June 2004
Volume 4, Issue 8
Free
Vision Sciences Society Annual Meeting Abstract  |   August 2004
Where the eyes don't go, we need to “know”: Attention-knowledge interactions in memory for real world scenes.
Author Affiliations
  • Mariana M. Silva
    Psychology Department, University of Surrey, UK
Journal of Vision August 2004, Vol.4, 865. doi:10.1167/4.8.865
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      Mariana M. Silva, John A. Groeger, Mark F. Bradshaw; Where the eyes don't go, we need to “know”: Attention-knowledge interactions in memory for real world scenes.. Journal of Vision 2004;4(8):865. doi: 10.1167/4.8.865.

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      © ARVO (1962-2015); The Authors (2016-present)

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Abstract

Previous studies have shown that schemas mediate the attention allocation within a scene and the memory for elements present in the scene (Friedman, 1979; Goodman, 1980). People attend to schema-irrelevant information more than schema-relevant information but they are more likely to recall schema-relevant items and to be better at recognising schema-irrelevant objects. This implies that recognition, but not recall, depends on having looked at an object. This was tested by requiring participants to name specific objects within the scene, before their memory was assessed. Objects were classified to be of high (schema-relevant) or low relevance (schema-irrelevant) to a salient action depicted in the scene. Analyses of eye-movements showed that the different task instructions biased participants towards looking at (a) schema-relevant objects, (b) schema-irrelevant objects, or (c) to share attention equally across both. Regardless of the differential allocation of attention, objects relevant to the action depicted were better recalled. In contrast, recognition performance was independent of schema-relevance, but depended on deployment of attention. Having people label items in the scene improved recall for schema-relevant objects but not for those unrelated to the schema. The fact that recall of schema-irrelevant objects was better when participants were biased to search for objects of this type, suggests that attention is critical for recall of objects whose retrieval is not supported by the currently active schema. These results suggest that in natural scenes both attention and the schematic content of a scene determine what is subsequently remembered. Recognition memory for visual detail requires attention, but information which is irrelevant to the action depicted in a scene is only likely to be recalled when it has been attended to. In short, knowledge of a domain allows us to remember what we haven't looked at. Without such knowledge, objects need to be fixated.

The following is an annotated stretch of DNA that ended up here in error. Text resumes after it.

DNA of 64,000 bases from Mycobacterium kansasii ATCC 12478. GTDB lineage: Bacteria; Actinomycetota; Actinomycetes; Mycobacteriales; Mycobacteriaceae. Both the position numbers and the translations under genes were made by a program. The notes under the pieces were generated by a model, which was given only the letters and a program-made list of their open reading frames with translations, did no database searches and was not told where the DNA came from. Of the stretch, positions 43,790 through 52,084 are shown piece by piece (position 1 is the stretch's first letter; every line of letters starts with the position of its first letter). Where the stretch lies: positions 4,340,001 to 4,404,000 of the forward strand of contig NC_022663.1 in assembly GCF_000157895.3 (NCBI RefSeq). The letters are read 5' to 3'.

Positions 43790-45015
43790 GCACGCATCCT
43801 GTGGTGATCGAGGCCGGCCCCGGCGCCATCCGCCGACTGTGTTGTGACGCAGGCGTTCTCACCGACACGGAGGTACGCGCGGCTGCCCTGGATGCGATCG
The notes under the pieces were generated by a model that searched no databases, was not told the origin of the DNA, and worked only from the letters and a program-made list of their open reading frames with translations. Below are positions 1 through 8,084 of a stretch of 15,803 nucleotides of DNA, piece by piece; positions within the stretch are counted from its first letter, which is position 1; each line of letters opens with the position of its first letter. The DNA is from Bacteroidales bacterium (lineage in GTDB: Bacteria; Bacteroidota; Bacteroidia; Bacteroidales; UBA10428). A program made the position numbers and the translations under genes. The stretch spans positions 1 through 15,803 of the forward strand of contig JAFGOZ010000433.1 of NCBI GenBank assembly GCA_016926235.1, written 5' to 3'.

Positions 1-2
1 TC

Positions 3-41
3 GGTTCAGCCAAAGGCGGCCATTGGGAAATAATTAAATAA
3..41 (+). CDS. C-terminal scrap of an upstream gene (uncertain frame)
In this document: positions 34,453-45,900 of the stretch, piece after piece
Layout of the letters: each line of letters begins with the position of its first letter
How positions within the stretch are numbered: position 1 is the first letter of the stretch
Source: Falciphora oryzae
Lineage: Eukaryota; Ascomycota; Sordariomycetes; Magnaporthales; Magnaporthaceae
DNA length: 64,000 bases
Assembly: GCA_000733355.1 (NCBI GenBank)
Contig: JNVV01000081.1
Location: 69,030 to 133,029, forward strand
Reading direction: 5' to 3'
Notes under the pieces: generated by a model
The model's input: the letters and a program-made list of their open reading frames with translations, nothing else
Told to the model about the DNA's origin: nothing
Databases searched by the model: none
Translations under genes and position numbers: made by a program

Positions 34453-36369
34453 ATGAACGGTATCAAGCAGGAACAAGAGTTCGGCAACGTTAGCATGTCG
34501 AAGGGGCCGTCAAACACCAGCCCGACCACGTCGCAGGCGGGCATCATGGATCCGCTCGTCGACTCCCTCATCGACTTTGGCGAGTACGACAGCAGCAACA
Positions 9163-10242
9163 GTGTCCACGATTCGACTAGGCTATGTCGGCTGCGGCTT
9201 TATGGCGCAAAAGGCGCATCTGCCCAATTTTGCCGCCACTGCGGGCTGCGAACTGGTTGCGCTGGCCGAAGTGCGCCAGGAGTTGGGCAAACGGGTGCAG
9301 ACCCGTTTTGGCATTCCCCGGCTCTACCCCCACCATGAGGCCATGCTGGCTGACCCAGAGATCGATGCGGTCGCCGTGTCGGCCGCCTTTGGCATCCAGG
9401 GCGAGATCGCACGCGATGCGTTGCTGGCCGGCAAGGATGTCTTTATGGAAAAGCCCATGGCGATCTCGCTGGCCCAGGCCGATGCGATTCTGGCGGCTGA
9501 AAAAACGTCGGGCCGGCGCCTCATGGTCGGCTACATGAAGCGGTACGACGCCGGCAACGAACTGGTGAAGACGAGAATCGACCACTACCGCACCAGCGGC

Silva, M. M., Groeger, J. A., Bradshaw, M. F.(2004). Where the eyes don't go, we need to “know”: Attention-knowledge interactions in memory for real world scenes[Abstract]. Journal of Vision, 4( 8): 865, 865a, http://journalofvision.org/4/8/865/, doi:10.1167/4.8.865. [CrossRef]
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